The following IP guidance note provides comprehensive and up to date legal information covering:
The registration of a trade mark gives the owner the exclusive right to prevent others from using thatmark without their consent. The rationale behind the protection is to ensure thatthe registered trade mark acts as a 'guarantee of origin' in relation to the goods and services for which it is registered. If a member of the public buys a can of Coca-Cola, they are entitled to assume thatthey are buying the well-known original soft drink and not an imitation. If someone else uses a registered trade mark, or a confusingly similar one, without permission from the trade mark owner, there may be a claim for trade mark infringement.Trade Marks Act 1994, s 9(1)Arsenal Football Club v Reed  3 All ER 865
The Court of Appeal's decision in R (on the application of British American Tobacco) v Secretary of State for Health includes a detailed analysis of the rights conferred by a trade mark registration and concludes thatthe rights are negative in nature: registration of a trade mark does not give rise to a positive legal right to use it, but rather to a negative right to stop others from using it. For more information, see News Analysis: In Brief: Court of Appeal rejects tobacco plain packaging appeals (R (on the application of British American Tobacco and others) v Secretary of State for Health).R (on the application of British American Tobacco) v Secretary of State for Health  EWCA Civ 1182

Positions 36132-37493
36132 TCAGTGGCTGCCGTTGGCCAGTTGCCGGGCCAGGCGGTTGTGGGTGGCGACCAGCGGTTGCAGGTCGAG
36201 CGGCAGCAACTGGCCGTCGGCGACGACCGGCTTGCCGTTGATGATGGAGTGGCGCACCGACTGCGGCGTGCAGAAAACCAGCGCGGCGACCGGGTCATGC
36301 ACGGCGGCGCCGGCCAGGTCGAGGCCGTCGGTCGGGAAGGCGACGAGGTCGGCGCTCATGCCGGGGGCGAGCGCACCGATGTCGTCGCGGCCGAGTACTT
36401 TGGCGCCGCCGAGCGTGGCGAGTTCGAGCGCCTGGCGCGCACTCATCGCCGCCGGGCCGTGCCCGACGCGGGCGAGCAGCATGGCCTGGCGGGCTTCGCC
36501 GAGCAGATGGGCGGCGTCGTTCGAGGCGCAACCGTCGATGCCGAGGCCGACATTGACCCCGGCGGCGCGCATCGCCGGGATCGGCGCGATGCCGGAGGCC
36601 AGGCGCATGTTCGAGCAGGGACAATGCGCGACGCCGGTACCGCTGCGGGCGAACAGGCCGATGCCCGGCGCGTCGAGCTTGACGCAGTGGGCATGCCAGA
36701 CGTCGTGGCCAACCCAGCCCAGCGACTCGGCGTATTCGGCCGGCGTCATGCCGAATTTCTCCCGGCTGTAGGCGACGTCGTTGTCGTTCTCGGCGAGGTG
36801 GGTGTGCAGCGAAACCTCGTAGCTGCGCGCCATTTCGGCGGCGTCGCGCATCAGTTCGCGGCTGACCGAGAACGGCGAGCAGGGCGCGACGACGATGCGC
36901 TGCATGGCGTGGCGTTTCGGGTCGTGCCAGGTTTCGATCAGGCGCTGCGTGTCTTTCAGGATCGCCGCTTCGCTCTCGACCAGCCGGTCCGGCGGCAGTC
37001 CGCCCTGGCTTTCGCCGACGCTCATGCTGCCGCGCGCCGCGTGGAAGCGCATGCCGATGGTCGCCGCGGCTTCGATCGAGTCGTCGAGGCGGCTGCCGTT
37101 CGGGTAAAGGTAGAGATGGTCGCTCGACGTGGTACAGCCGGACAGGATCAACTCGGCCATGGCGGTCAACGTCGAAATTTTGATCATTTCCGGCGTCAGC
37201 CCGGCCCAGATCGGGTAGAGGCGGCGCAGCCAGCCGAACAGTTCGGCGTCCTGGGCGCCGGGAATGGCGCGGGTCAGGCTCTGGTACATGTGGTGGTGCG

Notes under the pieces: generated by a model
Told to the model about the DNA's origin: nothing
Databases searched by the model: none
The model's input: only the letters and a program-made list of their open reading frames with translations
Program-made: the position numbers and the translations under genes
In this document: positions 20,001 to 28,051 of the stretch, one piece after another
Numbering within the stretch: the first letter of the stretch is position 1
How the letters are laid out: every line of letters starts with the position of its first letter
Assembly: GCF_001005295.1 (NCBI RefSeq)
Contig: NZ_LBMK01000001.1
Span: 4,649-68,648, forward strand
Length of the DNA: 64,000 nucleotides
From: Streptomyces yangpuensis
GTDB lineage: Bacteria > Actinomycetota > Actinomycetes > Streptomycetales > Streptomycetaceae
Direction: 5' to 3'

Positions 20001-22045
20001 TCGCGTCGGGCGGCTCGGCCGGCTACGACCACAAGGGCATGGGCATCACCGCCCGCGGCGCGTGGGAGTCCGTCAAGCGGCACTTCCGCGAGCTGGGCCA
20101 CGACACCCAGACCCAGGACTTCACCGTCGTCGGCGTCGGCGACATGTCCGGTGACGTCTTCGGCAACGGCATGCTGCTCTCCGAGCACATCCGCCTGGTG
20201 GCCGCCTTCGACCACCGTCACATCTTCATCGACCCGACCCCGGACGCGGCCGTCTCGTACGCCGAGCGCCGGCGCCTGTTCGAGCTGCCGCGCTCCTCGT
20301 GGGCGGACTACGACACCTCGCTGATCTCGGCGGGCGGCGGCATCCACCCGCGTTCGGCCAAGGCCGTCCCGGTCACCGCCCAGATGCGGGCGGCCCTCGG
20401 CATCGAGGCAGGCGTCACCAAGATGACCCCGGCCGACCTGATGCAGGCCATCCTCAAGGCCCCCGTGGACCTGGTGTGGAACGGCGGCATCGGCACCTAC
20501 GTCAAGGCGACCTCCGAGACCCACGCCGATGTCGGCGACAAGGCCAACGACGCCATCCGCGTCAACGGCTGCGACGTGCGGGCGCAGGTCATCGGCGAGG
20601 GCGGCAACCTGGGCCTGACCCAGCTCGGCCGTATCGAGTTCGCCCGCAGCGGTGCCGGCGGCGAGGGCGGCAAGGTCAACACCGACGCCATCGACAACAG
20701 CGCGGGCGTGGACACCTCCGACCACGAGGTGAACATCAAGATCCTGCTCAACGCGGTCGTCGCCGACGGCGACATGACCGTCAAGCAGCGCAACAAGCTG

For further information on the rights conferred by a registered trade mark, see: Rights conferred by a
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